Opinion

Glacier considered

Take a walk along the stretch of beach where Glacier Northwest wants to excavate millions of tons of gravel over the next 40 years or so, and the debate over the proposed mine expansion becomes as clear as a bright winter day.

This is a beautiful stretch of the Island — both quiet and full of life. Eagles, cormorants, grebes and hawks abound here. Whales cruise past during the winter months. Just a stone’s throw down the beach, at Sandy Shores, a string of homes lines the beachfront road, mostly modest, cabin-like houses that have been there for years.

Juxtapose that picture with a state-of-the-art, steel pier stretching 400 feet into the Sound and sluicing sand and gravel into barges 12 hours a day, five days a week. With bulldozers working the headland above, mowing down the tangled madrone forest as it carves the hillside into huge mounds of dirt. With 192 acres — one of the largest expanses on the Island — turned over to gravel-mining.

And for what purpose? At least in part, to build more roads in Pugetopolis, a place already bursting at the seams with cars, roads, people and sprawl.

Glacier, to be sure, has its side in the argument. Despite its foreign ownership, the company has been a presence on the Island for decades. The 235 acres of land it owns is already a sand and gravel pit — albeit a small one — located on a part of the Island zoned for mining.

Perhaps most important to this publicly traded company, it makes enormous economic sense to offload gravel onto barges in Puget Sound. Such a move means it instantly bypasses the issue that vexes so many businesses on the Island — the state ferry system. The project suddenly goes from being cost-prohibitive to economical and expeditious. In fact, Glacier says, that method of mining is good for the environment: Fewer trucks traveling the Island’s byways means less fossil fuel consumption.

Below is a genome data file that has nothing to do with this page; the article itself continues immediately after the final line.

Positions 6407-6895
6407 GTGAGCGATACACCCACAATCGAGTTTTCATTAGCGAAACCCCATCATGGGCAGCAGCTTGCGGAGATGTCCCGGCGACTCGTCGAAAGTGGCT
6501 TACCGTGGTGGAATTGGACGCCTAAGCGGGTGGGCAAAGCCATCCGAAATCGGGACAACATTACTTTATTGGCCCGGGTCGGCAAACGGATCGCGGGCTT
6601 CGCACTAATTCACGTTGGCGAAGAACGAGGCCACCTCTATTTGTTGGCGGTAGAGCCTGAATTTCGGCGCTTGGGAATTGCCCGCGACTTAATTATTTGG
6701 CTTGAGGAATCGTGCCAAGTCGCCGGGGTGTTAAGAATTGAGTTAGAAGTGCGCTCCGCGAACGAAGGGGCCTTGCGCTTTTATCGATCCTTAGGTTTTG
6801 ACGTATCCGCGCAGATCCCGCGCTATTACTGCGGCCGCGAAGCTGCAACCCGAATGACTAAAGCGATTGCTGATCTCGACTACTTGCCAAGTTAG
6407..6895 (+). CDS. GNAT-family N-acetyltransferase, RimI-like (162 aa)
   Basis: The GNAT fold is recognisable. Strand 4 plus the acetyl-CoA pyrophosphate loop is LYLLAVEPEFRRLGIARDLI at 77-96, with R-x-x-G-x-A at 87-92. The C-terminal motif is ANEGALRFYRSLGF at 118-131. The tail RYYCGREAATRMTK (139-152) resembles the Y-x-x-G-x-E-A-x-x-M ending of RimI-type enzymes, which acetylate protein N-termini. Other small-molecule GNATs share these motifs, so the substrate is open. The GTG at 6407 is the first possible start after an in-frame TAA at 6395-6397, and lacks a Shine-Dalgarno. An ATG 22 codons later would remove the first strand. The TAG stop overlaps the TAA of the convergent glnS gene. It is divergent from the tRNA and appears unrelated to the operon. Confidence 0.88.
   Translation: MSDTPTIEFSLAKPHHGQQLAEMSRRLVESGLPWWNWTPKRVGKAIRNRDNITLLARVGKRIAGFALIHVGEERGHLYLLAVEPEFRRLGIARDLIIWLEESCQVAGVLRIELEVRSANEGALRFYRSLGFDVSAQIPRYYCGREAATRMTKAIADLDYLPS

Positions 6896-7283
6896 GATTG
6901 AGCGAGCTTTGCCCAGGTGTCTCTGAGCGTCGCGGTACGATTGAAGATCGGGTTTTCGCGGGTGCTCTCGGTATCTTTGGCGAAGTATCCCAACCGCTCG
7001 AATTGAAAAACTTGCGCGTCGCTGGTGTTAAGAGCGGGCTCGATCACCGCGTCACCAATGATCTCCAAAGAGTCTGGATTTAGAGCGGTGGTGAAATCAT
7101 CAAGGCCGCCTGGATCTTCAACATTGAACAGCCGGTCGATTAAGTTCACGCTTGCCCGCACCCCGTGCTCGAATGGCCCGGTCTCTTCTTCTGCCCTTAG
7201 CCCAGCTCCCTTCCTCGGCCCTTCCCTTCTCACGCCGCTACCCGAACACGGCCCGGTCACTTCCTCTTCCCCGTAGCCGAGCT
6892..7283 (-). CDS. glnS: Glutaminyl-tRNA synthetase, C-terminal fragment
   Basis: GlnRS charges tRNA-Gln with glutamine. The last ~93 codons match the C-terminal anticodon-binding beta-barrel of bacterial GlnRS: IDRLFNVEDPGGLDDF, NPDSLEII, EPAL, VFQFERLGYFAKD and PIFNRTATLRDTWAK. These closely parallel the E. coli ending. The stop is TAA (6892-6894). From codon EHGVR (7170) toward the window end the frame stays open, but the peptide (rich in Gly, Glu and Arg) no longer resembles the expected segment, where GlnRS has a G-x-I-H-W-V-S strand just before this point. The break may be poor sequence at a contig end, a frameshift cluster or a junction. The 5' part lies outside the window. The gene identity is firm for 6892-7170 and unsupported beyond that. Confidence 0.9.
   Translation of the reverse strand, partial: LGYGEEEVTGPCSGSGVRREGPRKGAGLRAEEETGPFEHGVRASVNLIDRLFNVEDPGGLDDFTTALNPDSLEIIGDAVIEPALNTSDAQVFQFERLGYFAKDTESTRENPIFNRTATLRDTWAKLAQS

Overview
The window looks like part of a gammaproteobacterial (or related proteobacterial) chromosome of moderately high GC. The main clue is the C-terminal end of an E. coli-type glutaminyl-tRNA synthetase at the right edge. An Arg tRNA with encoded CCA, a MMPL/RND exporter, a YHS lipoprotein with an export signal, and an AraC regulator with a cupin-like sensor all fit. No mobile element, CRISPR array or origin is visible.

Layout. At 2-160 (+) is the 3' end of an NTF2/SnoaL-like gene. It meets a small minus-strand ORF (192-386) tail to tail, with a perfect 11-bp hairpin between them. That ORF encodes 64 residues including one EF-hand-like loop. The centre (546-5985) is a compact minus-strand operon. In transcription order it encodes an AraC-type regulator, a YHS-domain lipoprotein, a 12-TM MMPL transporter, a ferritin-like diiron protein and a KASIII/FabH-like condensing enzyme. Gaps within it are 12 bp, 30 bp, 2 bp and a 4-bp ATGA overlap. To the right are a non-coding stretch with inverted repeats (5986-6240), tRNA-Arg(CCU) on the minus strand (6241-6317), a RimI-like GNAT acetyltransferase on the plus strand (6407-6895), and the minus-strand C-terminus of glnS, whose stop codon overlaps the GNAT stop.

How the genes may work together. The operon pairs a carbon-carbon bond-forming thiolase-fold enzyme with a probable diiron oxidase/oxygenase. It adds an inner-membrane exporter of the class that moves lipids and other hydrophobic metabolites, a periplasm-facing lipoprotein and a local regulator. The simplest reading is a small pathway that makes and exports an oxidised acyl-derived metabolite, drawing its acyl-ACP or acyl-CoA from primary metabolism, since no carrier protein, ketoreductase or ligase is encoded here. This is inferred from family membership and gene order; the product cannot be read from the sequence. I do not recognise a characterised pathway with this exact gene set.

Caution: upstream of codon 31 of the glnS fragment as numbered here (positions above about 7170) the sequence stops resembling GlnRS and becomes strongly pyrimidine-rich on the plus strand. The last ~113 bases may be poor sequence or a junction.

Sand and gravel, of course, is not bad stuff, and we all use it. What’s hard about the Glacier effort, however, is the sheer scale of it — a big-box mine on an Island where people, for the most part, live life on a modest scale. Vashon is an intimate place, and people come here, in part, to escape the madness of Pugetopolis. To have a part of the Island shaved off to feed that madness is both galling and painfully ironic.

But as those fighting Glacier point out, this is not simply a Vashon issue. At the same time that the state is granting Glacier one permit after another, it’s spending millions of dollars to restore and protect Puget Sound, an inland body that scientists increasingly say is in jeopardy. The waters that Glacier wants to work in have been declared an aquatic reserve, one of only four such designations in the state — so declared, according to the state Department of Natural Resources’ Web site, because of its “special environmental importance.”

Advocates fighting the mine say both building the giant pier and operating it could harm some of the many animals — from tiny surf smelt to the charismatic orca — that make up the web of life in Puget Sound. Ample evidence, for instance, suggests that our region’s southern resident killer whales — listed as endangered under the federal Endangered Species Act — are already struggling with the increased noise and activity in Puget Sound. A thriving barging operation, running day in and day out, will exacerbate the situation considerably.

The state Supreme Court’s decision not to hear a challenge to one of Glacier’s key permits is a setback. Considerable hope had been pinned to the high court’s ability to rein in or even halt the project. But there are still many more avenues, the most significant being the Legislature — where, just a few days into the session, four bills touching upon some aspect of Glacier’s proposed expansion are already in play.

So on the next beautiful winter day, wend your way down to Sandy Shores, slip down to the beach and take a walk on this quiet stretch of sand and cobble. And when you get home, write a letter to a lawmaker or public official, send an e-mail or write a check. This may, indeed, be one of those cases where the individual efforts of thousands of people can change the course of our region and shape the future of our Island.

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